You might not yet be convinced, but Pokémon GO is everything we’ve been waiting for.
Think about it--a tool that capitalizes on the modern day child’s reliance on smart phone use yet simultaneously encourages her to get outside and on the move--all the while being encouraged to check out historic sites nearby.
As soon as Pokémon GO was released in the U.S., it became an instant sensation that is making headlines for all sorts of different reasons. You might be hearing so much about this new app, either from the excess of headlines or because it has infiltrated your very own family, and wondering how your child or student’s obsession can be a good thing.
Two words: summer learning.
We all know by now how important it is to encourage kids to continue learning despite being on vacation from school during the summer months. The “brain drain” phenomenon is a scary but real thing, and for that reason we’re constantly looking for new ways to get our learners to do things like pick up a book (just one book for Pete’s sake!) during summer downtime.
That’s why Pokémon GO is an app that can be cleverly used to our advantage--without doing any additional nagging of our kids whatsoever.
Here’s a quick rundown of why it’s possible for you to master the craze before it masters you by emphasizing the app’s advantages.
So long as they are being safe and aware of their surroundings, an app that kids enjoy that revolves around getting outside and walking is a great thing.
As a society, we struggle to get outside thanks to our constantly plugged-in world that doesn’t mesh well with being on the move. According to the Centers for Disease Control and Prevention, only 3 in 10 high schoolers are getting at least 60 minutes of physical activity everyday. In K-12 classrooms, even furniture is being invented and purchased to get kids moving while learning the classroom (see: pedal and standing desks).
Thanks to this new app, kids are walking miles, increasing their daily steps by thousands per day as the adventure of finding new Pokemon brings them to their feet.
"For years, technology has promised to get us moving. But even with all of our Fitbits and Wii Fits, we still can't seem to manage it. It seems like Pokemon Go has cracked the code — at least for this summer,” says the Chicago Tribune.
Take advantage of this while you can--and encourage it when possible. Encourage your children or students to take on new bike routes to discover new Pokémon stops (no biking and playing at the same time, of course).
Do what lots of other families are doing and take turns leading neighborhood children in pack adventures throughout the town. When school starts up again, Pokemon Go sounds like a great thing to utilize as “brain breaks.” The opportunities are endless when there are so many users involved--but they all involve being active, and that’s a good thing.
In the back of our heads, whether you’d like to admit it or not, we are always secretly worried about the fate of the library. As digital resources become increasingly utilized in K-12 schools, we worry about how our beloved libraries will keep up.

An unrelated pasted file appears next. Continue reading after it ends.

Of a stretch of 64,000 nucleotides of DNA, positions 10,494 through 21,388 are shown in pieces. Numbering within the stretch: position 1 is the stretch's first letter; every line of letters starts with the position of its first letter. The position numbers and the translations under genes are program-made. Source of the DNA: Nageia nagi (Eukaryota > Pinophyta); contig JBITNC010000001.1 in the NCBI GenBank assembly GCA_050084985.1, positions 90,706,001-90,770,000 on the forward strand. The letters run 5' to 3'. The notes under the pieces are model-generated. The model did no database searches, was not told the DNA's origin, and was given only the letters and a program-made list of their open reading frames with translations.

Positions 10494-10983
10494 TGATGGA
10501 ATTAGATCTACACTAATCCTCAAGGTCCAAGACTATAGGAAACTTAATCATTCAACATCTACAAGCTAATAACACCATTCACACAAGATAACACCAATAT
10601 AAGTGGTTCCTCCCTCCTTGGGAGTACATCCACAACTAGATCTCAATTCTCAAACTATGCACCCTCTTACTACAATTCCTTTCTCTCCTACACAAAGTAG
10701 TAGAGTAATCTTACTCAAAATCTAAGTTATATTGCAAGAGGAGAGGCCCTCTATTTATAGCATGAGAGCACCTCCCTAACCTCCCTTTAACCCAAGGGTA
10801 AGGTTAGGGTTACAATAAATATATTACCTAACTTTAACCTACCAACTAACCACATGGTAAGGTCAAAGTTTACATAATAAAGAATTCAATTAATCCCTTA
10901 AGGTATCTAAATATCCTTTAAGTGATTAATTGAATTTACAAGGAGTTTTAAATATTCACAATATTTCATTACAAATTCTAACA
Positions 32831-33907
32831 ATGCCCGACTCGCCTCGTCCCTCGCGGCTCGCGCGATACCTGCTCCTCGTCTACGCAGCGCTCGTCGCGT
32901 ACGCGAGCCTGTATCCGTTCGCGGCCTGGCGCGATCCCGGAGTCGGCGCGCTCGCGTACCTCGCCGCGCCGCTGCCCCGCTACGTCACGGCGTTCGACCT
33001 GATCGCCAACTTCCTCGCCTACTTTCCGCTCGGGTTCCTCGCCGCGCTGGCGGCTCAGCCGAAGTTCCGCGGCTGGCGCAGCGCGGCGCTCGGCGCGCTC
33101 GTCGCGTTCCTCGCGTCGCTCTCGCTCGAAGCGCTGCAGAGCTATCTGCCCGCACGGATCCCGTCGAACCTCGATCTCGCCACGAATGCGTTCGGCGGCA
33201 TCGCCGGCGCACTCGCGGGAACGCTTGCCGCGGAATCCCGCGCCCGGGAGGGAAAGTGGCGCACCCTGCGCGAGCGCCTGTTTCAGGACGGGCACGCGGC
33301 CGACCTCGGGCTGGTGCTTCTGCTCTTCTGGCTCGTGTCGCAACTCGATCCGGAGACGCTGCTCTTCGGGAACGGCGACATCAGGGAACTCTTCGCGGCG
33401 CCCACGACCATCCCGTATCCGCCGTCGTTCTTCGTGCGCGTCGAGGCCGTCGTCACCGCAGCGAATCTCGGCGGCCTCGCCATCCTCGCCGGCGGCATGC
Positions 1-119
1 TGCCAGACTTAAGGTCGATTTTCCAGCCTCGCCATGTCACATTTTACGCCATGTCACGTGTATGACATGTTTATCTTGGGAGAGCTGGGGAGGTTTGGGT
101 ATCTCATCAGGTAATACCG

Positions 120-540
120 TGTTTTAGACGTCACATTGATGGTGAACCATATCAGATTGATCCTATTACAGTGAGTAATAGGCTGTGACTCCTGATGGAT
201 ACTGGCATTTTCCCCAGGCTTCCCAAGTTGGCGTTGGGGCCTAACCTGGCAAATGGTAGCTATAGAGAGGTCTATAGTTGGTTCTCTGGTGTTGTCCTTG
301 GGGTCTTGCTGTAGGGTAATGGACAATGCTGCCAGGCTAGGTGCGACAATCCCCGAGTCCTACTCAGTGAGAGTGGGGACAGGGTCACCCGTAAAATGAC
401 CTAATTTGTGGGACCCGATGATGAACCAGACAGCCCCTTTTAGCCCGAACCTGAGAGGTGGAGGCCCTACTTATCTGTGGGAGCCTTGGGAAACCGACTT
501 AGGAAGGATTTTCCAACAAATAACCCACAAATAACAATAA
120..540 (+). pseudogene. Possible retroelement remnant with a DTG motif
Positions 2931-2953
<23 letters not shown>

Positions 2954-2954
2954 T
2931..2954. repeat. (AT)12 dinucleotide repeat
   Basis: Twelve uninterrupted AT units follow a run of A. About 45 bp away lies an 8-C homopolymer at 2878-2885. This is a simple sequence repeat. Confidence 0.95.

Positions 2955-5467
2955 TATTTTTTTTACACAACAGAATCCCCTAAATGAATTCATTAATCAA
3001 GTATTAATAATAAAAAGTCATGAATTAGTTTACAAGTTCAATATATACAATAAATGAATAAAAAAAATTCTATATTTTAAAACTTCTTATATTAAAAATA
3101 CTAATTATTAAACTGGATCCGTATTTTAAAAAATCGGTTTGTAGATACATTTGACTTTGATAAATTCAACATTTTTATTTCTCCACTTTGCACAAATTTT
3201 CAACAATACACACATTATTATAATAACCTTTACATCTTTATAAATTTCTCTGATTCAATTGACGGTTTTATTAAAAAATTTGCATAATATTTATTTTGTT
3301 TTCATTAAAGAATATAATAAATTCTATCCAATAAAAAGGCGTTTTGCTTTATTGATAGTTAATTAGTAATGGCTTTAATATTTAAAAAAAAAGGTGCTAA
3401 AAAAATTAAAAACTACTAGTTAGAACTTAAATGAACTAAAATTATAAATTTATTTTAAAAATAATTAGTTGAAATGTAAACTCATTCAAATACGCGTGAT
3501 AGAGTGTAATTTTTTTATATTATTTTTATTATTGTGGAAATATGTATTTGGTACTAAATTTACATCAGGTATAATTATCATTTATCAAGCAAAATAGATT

But again and again, libraries prove that they’re not going anywhere as they continue to remind us of their importance in being communal areas for our children and students to gather.
Not long after we became aware that Pokémon GO is nothing short of a cultural phenomenon, libraries across the country became some of the first to figure out how to use the game to engage with visitors.
For instance, “[a]t the Thomas J. Harrison Pryor Public Library in Pryor, OK, the staff has used social media to advertise the library’s Poké Stop and has started dropping lures to attract players,” said the School Library Journal.
"Other libraries are designing programs around the game. The Skokie Public Library in Skokie, IL, happens to be a Poké Gym and has already scheduled Pokémon GO Safaris for K–5 patrons. At these hour-long programs, two staff members will take kids (and the caregivers of kids K–2) to local Poké Stops where they can collect items and learn about neighborhood landmarks.”
Each session also includes lessons for participants in both physical AND digital safety--two great topics for generalized summer learning.
"Though it remains to be seen whether Pokémon GO will be a brief fad or a long-term obsession, the game’s popularity has already helped to demonstrate how emerging tech creates opportunities for libraries to connect with and educate patrons in unexpected ways,” said SLJ.
This local library has became a viral sensation (when’s the last time you saw library and viral sensation in the same sentence?!) after it took advantage of its status as a gym by declaring at all times which team is leading it.
Getting children to go to the local library is already good. Getting them to go to the library, engage with staff and other children and take home lessons about physical and digital safety--what’s better than that?
The makers at Pokemon GO have done their best to ensure that many Poké Stops and gyms are located at historical sites or other local areas that users would benefit from visiting.
Memorials, museums, murals and landmarks are typically Poké Stops, which means you might not have to drag your child kicking and screaming to the park of museum this time!
We’re always complaining about how technology distances us from connecting with people in real-time and encouraging us to lead a sedentary lifestyle. Pokémon GO has used our obsession with technology and apps to get our kids both moving and connecting, and if you’re smart, you’ll master this craze to benefit your child’s summer learning.
Nicole Gorman, Education World Contributor